Point out what they did, and acknowledge how challenging that probably was for them, and let them know you’re proud of them.

It’s important to build your child’s confidence and they’ll become more resilient in stressful situations.

How to Reduce Rigidity and Improve Flexible Thinking - Autistic Children - Rigid behavior and thinking are part of autism's diagnostic criteria. At times, this interferes with kids' lives, making them get "stuck" or triggering meltdowns when things don't go as expected. #Autism #ADHD #ToddlerDevelopment #ChildDevelopment

 

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13 Comments

  1. Excellent post. As an OT clinical instructor, it is often difficult for my students to make the transition from theory to practice and or implement strategies that appear diametrically opposed… so when I coach them to develop a “therapy routine” and encourage flexibility they often “freeze” in distress.

  2. […] likely, this is caused by extreme rigidity and intolerance for the unexpected. Rigidity is a hallmark symptom of autism and PDA is thought to be one of the ways that behavior can […]

  3. Hi,

    About explaining the situation to a child on the Autism Spectrum. Many people on the spectrum don’t understand that different rules apply under different circumstances. They don’t often think like, “this is the rule I would usually follow, but if I follow this rule in this situation, then something might happen that I don’t want to happen.” They usually tend to think in terms of, “it doesn’t matter what the circumstances are, I must follow this rule no matter what.”

    I am on the spectrum myself, so I know this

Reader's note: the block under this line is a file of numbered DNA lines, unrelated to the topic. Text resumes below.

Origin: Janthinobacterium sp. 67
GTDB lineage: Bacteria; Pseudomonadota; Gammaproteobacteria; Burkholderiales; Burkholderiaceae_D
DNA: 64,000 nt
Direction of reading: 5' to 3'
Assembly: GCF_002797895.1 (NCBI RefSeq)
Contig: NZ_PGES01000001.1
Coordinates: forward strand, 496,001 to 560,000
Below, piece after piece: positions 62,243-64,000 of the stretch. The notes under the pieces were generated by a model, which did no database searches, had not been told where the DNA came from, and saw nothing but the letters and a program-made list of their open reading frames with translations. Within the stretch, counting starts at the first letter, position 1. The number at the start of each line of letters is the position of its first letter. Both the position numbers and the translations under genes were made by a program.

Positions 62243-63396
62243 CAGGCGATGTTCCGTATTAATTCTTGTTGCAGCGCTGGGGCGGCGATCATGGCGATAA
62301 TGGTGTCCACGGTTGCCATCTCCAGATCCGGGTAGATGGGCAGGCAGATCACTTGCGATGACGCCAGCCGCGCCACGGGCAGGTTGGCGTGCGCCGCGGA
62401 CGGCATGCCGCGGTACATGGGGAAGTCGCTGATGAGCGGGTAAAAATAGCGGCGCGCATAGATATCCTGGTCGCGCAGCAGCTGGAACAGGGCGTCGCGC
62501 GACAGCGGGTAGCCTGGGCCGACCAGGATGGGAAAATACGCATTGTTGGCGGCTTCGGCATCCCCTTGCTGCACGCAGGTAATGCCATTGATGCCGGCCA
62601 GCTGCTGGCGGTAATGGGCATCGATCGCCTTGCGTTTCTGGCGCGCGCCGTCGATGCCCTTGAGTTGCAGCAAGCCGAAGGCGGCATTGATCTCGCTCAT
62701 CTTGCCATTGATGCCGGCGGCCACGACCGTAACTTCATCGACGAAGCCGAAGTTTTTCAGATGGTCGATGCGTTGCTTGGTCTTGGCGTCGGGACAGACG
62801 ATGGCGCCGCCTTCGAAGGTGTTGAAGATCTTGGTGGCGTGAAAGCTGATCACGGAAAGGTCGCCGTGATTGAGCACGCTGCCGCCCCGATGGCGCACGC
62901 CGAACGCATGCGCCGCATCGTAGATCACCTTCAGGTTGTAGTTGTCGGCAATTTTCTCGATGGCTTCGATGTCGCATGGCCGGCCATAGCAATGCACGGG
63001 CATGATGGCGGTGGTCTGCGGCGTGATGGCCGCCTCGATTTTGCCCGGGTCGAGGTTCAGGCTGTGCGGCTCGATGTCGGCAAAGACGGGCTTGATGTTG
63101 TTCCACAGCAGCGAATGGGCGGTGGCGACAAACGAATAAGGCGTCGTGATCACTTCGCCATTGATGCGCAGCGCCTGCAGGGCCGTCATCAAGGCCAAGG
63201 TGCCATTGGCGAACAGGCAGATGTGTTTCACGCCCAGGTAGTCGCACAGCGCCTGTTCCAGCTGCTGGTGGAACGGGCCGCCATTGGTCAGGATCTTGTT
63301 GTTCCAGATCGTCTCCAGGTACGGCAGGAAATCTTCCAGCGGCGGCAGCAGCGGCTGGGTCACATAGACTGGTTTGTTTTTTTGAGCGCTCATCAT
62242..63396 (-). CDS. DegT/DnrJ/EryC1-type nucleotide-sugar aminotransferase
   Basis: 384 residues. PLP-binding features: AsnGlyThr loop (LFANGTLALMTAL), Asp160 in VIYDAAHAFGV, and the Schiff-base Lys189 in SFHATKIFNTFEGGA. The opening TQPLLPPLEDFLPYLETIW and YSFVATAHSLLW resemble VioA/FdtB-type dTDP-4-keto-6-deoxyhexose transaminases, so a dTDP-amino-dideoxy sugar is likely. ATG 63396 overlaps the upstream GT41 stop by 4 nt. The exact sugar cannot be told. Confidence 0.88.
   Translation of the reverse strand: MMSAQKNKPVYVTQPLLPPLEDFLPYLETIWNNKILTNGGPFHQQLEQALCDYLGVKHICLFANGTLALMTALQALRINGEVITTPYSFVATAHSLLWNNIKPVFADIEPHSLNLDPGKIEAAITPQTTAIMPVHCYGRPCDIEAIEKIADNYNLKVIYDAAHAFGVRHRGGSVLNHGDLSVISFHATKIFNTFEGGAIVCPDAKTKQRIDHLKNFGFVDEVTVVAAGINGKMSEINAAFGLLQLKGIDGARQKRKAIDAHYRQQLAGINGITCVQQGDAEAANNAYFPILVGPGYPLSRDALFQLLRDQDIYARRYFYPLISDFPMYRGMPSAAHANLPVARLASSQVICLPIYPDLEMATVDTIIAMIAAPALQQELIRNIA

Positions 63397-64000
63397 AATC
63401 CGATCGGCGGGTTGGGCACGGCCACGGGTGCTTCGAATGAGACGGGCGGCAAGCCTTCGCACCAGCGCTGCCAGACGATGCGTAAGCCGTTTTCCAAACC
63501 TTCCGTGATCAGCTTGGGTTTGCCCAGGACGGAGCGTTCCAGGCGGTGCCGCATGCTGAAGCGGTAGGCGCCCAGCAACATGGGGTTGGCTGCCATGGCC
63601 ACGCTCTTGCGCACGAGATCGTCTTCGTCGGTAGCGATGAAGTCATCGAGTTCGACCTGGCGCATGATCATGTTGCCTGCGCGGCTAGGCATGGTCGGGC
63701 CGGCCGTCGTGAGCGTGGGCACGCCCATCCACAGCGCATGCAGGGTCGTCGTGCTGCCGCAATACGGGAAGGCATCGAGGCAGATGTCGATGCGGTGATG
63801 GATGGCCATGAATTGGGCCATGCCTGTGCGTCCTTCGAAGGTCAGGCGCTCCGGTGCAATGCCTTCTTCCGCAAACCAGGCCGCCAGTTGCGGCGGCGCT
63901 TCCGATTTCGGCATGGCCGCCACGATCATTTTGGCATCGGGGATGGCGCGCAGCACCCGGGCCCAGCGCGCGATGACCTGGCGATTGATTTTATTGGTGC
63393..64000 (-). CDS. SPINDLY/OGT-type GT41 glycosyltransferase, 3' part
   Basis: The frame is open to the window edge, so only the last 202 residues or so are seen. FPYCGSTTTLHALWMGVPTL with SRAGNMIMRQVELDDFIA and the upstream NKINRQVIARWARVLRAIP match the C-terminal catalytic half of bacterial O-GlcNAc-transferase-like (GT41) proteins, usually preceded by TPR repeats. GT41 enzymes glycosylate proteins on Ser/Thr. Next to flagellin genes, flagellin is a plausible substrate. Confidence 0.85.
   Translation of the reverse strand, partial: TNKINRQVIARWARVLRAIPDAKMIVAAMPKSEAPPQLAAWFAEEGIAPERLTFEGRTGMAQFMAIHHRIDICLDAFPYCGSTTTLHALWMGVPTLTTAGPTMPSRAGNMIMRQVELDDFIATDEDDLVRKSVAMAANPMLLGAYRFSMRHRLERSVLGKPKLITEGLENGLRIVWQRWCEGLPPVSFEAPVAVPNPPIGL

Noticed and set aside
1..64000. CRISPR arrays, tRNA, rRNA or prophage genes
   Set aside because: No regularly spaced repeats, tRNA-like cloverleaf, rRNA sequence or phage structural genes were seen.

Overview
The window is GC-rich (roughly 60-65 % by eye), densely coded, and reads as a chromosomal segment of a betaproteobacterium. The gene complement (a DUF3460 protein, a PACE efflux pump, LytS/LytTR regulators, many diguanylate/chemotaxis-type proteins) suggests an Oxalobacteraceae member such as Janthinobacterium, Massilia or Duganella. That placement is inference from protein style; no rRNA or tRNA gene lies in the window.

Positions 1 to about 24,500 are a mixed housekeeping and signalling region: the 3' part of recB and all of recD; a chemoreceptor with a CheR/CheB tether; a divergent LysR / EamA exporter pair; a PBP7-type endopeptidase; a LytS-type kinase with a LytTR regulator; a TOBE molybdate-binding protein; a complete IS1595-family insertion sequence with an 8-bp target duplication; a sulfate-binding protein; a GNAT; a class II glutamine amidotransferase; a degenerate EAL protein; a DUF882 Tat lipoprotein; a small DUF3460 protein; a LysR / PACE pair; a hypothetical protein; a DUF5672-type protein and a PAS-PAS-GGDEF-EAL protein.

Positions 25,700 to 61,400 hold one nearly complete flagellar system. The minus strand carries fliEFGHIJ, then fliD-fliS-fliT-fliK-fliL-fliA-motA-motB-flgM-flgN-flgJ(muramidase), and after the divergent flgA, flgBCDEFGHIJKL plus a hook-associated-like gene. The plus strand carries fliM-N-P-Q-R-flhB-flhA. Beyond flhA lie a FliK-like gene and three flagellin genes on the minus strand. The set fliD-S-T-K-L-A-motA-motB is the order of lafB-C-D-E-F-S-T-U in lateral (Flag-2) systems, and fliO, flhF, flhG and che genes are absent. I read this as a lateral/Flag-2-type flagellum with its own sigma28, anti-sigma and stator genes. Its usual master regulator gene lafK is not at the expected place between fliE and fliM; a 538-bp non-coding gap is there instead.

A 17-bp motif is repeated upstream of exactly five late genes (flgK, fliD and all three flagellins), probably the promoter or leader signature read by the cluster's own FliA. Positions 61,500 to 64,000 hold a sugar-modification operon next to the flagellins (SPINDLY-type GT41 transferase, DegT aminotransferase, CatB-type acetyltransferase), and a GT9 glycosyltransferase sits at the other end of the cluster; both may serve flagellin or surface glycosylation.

1. Absolutely, that’s part of what cognitive rigidity is and it’s something we definitely encounter with my kids too. That’s why it’s so important to always explain the differences when they happen to help kids understand, and also work on building these skills.

  4. […] children struggle with changes and transitions due to cognitive rigidity. This can make it extra difficult for them to say goodbye to the diapers that they’ve always […]

  5. I just found this page yesterday and now have over 30 tabs open of posts to read!!! Thank you so much for all of the incredible info and help. My son was diagnosed with Autism and a speech delay at the beginning of this year, and he is in both speech and occupational therapy to help where we can. That said, there are still a ton of things for me to learn and ways I’d like to help him at home outside of what he’s learning and working on in therapy – this included! This type of behavior, among other things, were things that I thought were just who he was – I wasn’t aware they had a name, or more importantly, ways I could be there for him through it to help him!!! Thank you, thank you, THANK YOU for providing so many wonderful resources on everything so that I can be a better parent to my sweet little guy!

    1. I am so glad that my website has been able to help! Thank you so much

  6. […] Teach your child to follow the scheduleIt’s not enough to make it and hang it up on your fridge – you need to actually teach your child the routine. This is the most important part. This can take time and may require a lot of prompts and reminders in the beginning.  You can’t deviate from the schedule once it’s set – your visual schedule is like a contract between you and your child.Once the routine is familiar to your child you can begin using strategies to prepare your child for changes in the schedule, such as a change calendar. […]

  7. […] inside, and afterward, he was eventually able to calm down. This is just a prime example of how cognitive rigidity can affect day to day […]

  8. […] It can be a little tricky for kids to understand the difference between a community helper and a complete stranger, especially if they’re a rigid thinker. […]